Felix: [00:24:59] Yes, it’s like I said, it’s not something that came naturally to me from the very beginning, but over time I realised how important it is. I think it’s important externally to put a face to the company, explain why we are here, why what we do is important to customers, to the broader market, to investors. I think that’s a really important aspect. But actually, even internally and I kind of underestimated that external communications, a big part of that, actually helping with internal communication as well. It’s important for people like our employees to see how we are being captured in the media or our external message is actually part of internal communication as well. So, I’ve learned how important it is. And so, it’s a much bigger part of my role versus a couple of years ago. And I expect that only to increase. It’s interesting with last year, of course, during Covid, there was so much going on internally, a lot of change, a lot of uncertainty. I felt the need to make sure we focus on my employees. And I spent a lot of time internally as well. And again, now that that’s shifting, where there’s light at the end of the tunnel, right and we see, the business shifting, it’s going to shift again to be much more kind of externally focused because that’s, of course, very, very important. But again, a part of the reason also is that we see ourselves as a category defining company. Like I said, we did that 10 years ago and we defined data governance category as the first one didn’t really exist. We felt like this is going to become really important, initially, interestingly, tied to the financial crisis in 2008, which initially gave rise to the need for data governance within all the large banks. So, we created that category, and you can only do that by externally explaining that to the market. And now we’ve over the last two years expanded that to data intelligence. And so, again, it’s on us to explain what we mean with data intelligence. Why is that important? Why is it impactful? And again, it’s all about external communication. So, it’s a really big part of the job.
Brendon: [00:26:54] I think you’re right. It’s kind of you’re like the cheerleader for the company aren’t you and I think that if they don’t see you out there, then they’re kind of like, why not? You know, it’s kind of that almost you’re getting recognition for the big business aren’t you and the team externally. It sounds like you formulated a bit of a plan to address that, you know, as in you recognised that as, it was an area that was kind of important to the business and then you formulated a bit of a plan as far as that kind of external role.
Felix: [00:27:20] Absolutely. And I can’t stress how important it is to surround yourself with kind of a great team again in everything that you do. I’m a big believer in what I call growth mindset, understanding what you’re good at, what you’re not good at, and always wanting to learn more and get better and kind of push yourself out of your comfort zone. And that’s how you get better, practice makes perfect and there’s still a lot of practice to be done. But surrounding yourself with a great team that can help you in that can create leverage for you, I think is absolutely critical. And that’s something that I recommend to all kind of founders, CEOs as a company grows. That’s your most important job, surround yourself with people that really are experts and that can help you create leverage. And I think that’s super, super important. So, having a plan in that sense and being really thoughtful and proactive around it is really important.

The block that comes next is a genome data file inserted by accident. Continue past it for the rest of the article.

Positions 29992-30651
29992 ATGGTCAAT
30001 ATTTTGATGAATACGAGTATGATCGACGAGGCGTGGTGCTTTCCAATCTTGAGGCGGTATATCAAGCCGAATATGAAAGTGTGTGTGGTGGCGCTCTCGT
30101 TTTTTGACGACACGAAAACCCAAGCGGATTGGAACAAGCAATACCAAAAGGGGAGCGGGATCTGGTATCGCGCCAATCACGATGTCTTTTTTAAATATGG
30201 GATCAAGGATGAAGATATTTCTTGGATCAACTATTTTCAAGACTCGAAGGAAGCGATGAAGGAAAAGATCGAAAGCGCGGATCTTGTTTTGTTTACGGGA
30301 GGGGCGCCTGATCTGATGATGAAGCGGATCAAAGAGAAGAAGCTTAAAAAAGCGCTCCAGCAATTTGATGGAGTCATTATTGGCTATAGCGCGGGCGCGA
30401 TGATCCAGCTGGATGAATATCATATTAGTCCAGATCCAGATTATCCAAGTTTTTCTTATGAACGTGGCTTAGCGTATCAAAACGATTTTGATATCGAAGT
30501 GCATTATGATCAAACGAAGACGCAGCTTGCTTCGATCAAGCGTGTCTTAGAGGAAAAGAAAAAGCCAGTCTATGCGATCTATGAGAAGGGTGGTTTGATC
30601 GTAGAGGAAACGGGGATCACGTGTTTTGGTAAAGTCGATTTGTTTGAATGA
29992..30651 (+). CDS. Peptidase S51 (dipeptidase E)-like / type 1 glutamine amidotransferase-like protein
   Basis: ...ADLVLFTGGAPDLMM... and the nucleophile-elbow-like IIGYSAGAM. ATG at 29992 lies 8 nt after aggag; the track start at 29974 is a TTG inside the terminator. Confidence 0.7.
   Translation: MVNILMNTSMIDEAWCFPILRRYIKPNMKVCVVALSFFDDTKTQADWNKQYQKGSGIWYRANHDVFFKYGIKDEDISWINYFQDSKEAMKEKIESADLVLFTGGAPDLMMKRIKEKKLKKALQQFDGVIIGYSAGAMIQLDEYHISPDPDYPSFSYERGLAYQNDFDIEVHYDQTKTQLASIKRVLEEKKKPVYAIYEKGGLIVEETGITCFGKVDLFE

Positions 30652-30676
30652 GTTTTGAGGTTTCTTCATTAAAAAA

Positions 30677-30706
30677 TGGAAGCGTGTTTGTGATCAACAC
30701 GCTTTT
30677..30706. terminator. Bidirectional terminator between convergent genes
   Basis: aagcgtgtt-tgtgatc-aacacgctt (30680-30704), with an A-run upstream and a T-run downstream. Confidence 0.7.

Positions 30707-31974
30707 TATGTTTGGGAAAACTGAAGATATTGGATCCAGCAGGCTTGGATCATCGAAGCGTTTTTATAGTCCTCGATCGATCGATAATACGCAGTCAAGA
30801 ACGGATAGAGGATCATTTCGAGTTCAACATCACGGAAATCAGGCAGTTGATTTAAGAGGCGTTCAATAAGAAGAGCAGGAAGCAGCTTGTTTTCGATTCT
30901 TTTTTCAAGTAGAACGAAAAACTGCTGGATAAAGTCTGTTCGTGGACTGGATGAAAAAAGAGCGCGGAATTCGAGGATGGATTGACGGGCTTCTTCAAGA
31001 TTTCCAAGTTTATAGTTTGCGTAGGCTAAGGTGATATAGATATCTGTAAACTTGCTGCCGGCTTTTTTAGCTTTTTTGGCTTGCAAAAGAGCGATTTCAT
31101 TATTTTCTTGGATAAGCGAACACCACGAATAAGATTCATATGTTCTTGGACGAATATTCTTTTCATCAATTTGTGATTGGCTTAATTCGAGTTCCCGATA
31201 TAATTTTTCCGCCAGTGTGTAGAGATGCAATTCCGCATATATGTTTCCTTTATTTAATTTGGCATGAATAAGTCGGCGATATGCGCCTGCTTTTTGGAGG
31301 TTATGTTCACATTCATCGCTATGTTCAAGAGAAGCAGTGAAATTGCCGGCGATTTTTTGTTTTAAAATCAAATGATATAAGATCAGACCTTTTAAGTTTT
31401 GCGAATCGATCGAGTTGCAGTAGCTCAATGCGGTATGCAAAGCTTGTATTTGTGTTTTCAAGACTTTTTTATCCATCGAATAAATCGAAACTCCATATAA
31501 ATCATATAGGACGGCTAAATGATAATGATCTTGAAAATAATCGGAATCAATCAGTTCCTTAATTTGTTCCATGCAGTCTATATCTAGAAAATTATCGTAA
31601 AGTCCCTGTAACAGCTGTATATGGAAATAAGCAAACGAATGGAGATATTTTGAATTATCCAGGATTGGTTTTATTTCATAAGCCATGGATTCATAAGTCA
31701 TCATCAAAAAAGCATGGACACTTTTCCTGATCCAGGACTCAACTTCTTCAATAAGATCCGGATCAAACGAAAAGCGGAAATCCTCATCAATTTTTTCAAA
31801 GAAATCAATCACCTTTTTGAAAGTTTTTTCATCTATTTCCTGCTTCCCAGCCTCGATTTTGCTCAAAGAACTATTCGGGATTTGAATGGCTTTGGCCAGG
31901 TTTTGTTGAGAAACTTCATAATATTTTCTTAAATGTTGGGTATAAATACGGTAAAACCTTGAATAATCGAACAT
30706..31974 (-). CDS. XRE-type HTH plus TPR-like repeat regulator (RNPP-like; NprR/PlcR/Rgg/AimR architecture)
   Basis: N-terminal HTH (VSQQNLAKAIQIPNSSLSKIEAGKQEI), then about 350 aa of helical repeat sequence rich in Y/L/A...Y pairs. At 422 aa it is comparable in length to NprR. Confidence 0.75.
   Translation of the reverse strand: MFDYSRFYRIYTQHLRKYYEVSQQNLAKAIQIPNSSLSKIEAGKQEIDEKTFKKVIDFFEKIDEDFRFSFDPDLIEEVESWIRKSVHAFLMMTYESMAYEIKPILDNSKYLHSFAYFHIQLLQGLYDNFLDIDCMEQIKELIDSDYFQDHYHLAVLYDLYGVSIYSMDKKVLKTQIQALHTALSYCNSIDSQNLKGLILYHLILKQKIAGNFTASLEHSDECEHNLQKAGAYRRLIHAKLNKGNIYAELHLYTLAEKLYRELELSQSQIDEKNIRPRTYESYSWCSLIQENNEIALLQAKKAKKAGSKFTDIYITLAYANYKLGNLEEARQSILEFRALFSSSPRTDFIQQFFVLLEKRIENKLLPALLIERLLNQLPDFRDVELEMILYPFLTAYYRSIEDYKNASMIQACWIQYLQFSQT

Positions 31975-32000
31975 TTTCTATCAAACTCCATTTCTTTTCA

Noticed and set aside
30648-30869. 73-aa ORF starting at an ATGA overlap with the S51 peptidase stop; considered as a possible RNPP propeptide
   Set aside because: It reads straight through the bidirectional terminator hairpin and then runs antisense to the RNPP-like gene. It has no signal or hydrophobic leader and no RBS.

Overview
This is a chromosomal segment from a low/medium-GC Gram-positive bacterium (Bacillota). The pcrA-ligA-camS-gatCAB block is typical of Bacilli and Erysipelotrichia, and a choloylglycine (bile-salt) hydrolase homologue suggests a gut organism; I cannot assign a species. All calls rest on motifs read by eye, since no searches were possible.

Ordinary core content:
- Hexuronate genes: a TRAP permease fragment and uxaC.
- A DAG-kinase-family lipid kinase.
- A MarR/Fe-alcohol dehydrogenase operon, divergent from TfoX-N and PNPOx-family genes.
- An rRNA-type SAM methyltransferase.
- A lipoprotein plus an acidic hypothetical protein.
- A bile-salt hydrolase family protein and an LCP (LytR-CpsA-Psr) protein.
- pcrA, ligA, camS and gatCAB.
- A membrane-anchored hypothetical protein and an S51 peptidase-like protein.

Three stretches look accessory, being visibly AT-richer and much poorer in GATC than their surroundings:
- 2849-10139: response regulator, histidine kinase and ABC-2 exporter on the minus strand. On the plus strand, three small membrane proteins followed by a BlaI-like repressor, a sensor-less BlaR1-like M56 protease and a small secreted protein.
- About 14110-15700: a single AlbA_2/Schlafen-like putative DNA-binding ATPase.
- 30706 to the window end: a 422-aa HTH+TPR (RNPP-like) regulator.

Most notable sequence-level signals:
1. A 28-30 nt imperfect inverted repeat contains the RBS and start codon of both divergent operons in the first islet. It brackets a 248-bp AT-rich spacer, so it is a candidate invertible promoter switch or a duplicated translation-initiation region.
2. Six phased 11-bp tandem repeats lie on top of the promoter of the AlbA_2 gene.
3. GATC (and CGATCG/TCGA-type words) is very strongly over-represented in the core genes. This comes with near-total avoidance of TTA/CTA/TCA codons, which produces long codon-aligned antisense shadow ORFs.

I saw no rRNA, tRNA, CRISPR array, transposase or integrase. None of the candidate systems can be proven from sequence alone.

Russ: [00:28:05] What would you say has been the biggest communications challenge you’ve faced since you started the business?
Felix: [00:28:10] We haven’t ever been in crisis mode. So, I think there’s not an event like that where it was really difficult communication challenge in that sense. I think from the very beginning, the hardest part, in a way we’re still facing a little bit is explaining what we do in layman’s terms, that people get why it is important. In the beginning, it was all about, people didn’t realise how important data was, so we were talking about data and data governance like, why is this important? Like, why is it even relevant? And so, in that sense, that was our biggest challenge. I think over the last ten years we’ve clearly seen how important data is, so people understand that now. But in explaining what exactly we do, it’s still a challenge because it’s quite abstract and it’s something that large companies deal with every day. But as an individual, it’s easy for me to understand what Instagram does, it’s hard for me to understand what Collibra does and why it is important and how it exactly works. And explaining something that’s abstract and complex in kind of easy-to-understand terms continues to be a challenge. I think we’ve got better at it over time, but it’s still something that’s top of mind and I think important to be able to really explain in a very simple and easy to understand way.
Brendon: [00:29:19] So, I think we’re getting close to the end our questions and things, but thinking about the future, what does the future hold for Collibra? And, you know, do you have any plans that you could maybe share of how you see things shaping up in 2021?